One of the basic assumptions that make proteomics data appear surprising is the conventional deterministic image of the cell. The cell is commonly perceived and traditionally presented in textbooks and research publications as a pre-defined molecular system organized and functioning in accord with the mechanisms and programs perfected by billions years of biological evolution, where every part has its role, structure, and localization, which are specified by the evolutionary design that researchers aim to crack by reverse engineering. When considered alone, surprising findings of proteomics studies are not, of course, convincing enough to challenge this image. What makes such a deterministic perception of the cell untenable today is the massive onslaught of paradoxical observations and surprising discoveries being generated with the help of advanced technologies in practically every specialized field of molecular and cell biology [1217].

One of the aims of this article is to show that, when reconsidered within an alternative framework of new basic assumptions, virtually all recent surprising discoveries as well as old unresolved paradoxes fit together neatly, like pieces of a jigsaw puzzle, revealing a new image of the cell–and of biological organization in general–that is drastically different from the conventional one. Magically, what appears as paradoxical and surprising within the old image becomes natural and expected within the new one. Conceptually, the transition from the old image of biological organization to a new one resembles a gestalt switch in visual perception, meaning that the vast majority of existing data is not challenged or discarded but rather reinterpreted and rearranged into an alternative systemic perception of reality. To appreciate the new image of biological organization and its far-reaching ramifications, let us overview various experimental surprises and paradoxes, while watching how seemingly unrelated and incompatible pieces fall together into one self-consistent and harmonious picture.

Ambiguity in protein localization, interactions, structure, and function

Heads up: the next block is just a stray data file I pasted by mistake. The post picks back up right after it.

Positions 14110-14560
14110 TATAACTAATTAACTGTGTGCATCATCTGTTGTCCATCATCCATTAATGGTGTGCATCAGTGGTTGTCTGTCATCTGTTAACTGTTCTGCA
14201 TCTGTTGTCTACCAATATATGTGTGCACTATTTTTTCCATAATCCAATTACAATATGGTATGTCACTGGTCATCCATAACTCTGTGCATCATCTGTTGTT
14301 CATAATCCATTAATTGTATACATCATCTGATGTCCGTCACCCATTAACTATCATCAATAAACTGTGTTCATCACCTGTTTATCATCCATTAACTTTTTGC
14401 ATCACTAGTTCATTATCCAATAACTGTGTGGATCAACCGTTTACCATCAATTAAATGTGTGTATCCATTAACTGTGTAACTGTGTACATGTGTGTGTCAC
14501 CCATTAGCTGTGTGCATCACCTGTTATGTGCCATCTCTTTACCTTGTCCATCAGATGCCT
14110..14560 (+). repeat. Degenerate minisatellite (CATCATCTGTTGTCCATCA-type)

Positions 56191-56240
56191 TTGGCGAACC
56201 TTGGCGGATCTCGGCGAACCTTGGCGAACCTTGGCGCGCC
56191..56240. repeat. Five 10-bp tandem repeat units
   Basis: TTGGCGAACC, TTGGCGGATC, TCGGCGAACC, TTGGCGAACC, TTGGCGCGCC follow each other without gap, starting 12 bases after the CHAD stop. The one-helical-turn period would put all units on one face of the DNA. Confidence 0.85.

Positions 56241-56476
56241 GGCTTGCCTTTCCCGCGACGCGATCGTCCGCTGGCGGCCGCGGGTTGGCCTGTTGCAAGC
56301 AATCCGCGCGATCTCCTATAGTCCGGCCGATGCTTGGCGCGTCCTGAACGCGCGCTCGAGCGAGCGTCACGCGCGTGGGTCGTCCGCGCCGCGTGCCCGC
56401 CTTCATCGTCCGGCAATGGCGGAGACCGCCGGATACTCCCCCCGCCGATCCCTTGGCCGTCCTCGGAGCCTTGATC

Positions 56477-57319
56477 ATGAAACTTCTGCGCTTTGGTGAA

Large-scale studies of protein-protein interactions have unexpectedly revealed that the typical number of interactors for a given protein is far greater than our textbook-nurtured intuition would expect [1723]. Importantly, the identified interactors of a given protein are often dispersed among diverse macromolecular complexes and cellular locations. In the same way and largely for the same reasons as in the case of surprising proteomics data, a researcher with conventional deterministic views on cellular organization normally disregards those potential interactors that are not expected to co-reside with a protein of interest in the same cellular location. In fact, the contrast between the habitual deterministic perception of the cell and the apparently promiscuous nature of protein interactions implied in large-scale protein interaction studies is so obvious and unsettling that it has triggered a flurry of publications questioning and analyzing the reliability of large-scale protein interaction studies and the results they generate [2427]. Yet it is not difficult to see that the paradox of "promiscuous" protein interactions can be resolved simply by entertaining a more dynamic, flexible, and inherently probabilistic view on the partitioning of proteins inside the cell. Breaking away from the conventional deterministic perception of cellular organization opens an opportunity to interpret multiple interactions detected in large-scale studies as potentialities that may be and, perhaps, are realized, even if transiently, under certain circumstances, in certain locales, and/or in certain times. This is not to say, of course, that there are no spurious hits in large-scale protein interaction data, but to suggest that there may be far fewer of them than the habit of perceiving cellular organization as pre-determined allows one to accept as believable.